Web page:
Travel Theme: Secret Places

By Vladimir Brezina

Over on Where’s my backpack?, Ailsa has posted this week’s theme for her Travel Photo Challenge: Secret Places.


The Yellow Submarine of Brooklyn

Our story begins in 1956, with one of history’s most famous maritime disasters. In thick fog on the evening of 25 July, the Italian luxury liner Andrea Doria collided with the liner Stockholm and next morning sank off Nantucket. 52 people died.

But for others, the great shipwreck was a great opportunity. Adventurers dreamed of schemes to strike it rich through salvage (although in the end, as usual, it was the lawyers who made the serious money). And there was plenty to salvage:

The Andrea Doria was known to be bountifully loaded with such diverse items as a $250,000 solid silver statue of a mermaid; thousands of cases of liquor; tons of provolone cheese; 200,000 pieces of mail that the federal government would pay 26 cents a piece for; the ship’s bronze propellers, worth $30,000 each, paintings locked in air-tight vaults; industrial diamonds; the ship’s $6 million metal scrap value; passengers’ personal property left in several vaults and more. [From an old article in Forgotten NY, now apparently deleted.]

Among those hoping to strike it rich was a Brooklyn Navy Yard ship fitter named Jerry Bianco, who developed a bold plan: build a submarine.

Bianco believed he could build a vessel strong enough to descend to 240 feet of water, where the liner rests at the bottom off Nantucket, and could actually raise the sunken vessel by filling it with inflatable dunnage bags; when filled, the bags would lift it off the bottom or to the surface — or so the theory went.

Lest this sound crazy, Bianco did succeed in forming a corporation, selling stock, raising more than $300,000, and building a 40-foot, 83-ton submarine that passed Coast Guard inspection with flying colors, and, in October 1970, was ready to be launched.

But for want of a nail…  Bianco was chronically short of money (he painted the submarine chromium yellow, because that was the cheapest paint he could find).  Because the launch was to be paid for by the pound, he did not ballast the submarine fully, and it capsized upon being lowered into the water.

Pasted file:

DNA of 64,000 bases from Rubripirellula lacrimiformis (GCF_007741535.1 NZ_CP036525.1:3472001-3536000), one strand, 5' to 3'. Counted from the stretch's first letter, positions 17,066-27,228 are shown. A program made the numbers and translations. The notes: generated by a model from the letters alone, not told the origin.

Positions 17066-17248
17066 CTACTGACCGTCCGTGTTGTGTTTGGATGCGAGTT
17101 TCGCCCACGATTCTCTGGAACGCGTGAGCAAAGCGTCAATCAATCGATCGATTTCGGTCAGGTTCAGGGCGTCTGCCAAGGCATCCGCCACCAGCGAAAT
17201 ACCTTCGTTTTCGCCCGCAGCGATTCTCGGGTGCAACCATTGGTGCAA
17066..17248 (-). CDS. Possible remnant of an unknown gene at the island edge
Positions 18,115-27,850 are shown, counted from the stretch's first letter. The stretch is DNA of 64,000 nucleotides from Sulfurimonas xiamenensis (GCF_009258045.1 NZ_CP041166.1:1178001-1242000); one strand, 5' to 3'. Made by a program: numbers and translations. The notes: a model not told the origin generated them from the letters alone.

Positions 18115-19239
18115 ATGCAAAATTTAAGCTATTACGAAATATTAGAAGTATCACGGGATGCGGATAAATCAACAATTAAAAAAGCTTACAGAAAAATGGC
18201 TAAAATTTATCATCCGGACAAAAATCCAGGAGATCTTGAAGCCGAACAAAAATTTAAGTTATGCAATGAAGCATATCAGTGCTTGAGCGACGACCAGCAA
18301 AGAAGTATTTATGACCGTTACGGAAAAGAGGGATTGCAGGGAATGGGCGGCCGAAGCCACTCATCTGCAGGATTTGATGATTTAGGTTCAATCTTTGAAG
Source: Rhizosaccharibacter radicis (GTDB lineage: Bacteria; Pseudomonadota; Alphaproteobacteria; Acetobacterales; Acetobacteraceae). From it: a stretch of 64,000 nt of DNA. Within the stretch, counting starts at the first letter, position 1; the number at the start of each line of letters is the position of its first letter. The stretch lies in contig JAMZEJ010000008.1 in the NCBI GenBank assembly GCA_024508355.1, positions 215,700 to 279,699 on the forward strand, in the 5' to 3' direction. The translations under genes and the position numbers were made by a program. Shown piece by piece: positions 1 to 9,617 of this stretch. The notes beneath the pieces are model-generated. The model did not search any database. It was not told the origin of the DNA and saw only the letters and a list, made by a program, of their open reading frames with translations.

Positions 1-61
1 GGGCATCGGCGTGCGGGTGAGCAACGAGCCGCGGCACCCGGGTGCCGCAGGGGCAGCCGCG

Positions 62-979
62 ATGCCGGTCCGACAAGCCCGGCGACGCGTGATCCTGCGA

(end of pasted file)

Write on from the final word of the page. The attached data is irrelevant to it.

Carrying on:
And there it has remained ever since.

By now, not much of its yellow paint remains; it’s half-submerged, rusted, barnacle-encrusted… a modest, curiously-shaped object that nevertheless hides a fascinating history.

It’s in Coney Island Creek, a bucolic backwater of New York Harbor visited only by birds, fishermen… and kayakers! But not many know about it. We didn’t for many years. But now that we do, we visit it often. It’s one of our secret places.

These photos are from a visit just last week. The text above is partly adapted from a previous post on the Yellow Submarine. And a nice New York Times article on the submarine and its location is here.

37 responses to “Travel Theme: Secret Places

  1. thanks for this story!


  2. Wow, how could I not know it? Coney Island is on of my favorite places in brooklyn…
    Thanks for the info..


  3. Thanks for the story. I wondered about it when you posted your visit kayak photos.


  4. OMG, really surprising @Val. Chapeau!


  5. Thank you for sharing this story.


  6. Sweet! The yellow submarine instantly captured my imagination in your previous post, and Johna said it was one of her favourite places, what a wonderful story to go along with it. I love your secret place! xxx


    • It’s wonderful how many places and sights in New York City do have a secret history associated with them. There are indeed quite a few fascinating blogs (some of them on our blogroll) dedicated to uncovering and documenting that history…


  7. Very cool. How did I never knew about this? Defintely near the top of my list for places to visit this summer!


  8. As for the silver mermaid she’s with me!


  9. How did I live in Brooklyn for five years and not know about this? I wasn’t far from CI. V Cool.


  10. This is such a fabulous story – can’t wait to show it to my husband – thanks for sharing it. We’ve found some great things kayaking smaller waterways – but nothing like this!


  11. wonderful post Vladimir. I’m learning so much about the world we live in by participating in these challenges


  12. Vlad (I’m calling you that, hope you don’t mind), kayaking surely is unearthing some treasures around NY harbor – and gets added to my list of places to see and things to do in NY! Thanks.


  13. I thoroughly enjoyed your story about the yellow submarine.


  14. fascinating story and great photos.



    You are fantastically talented..


  16. Pingback: Weekly Photo Challenge: Surprise | Wind Against Current

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  18. Pingback: We All Love the Yellow Submarine! | Wind Against Current

  19. Pingback: Paint | Wind Against Current

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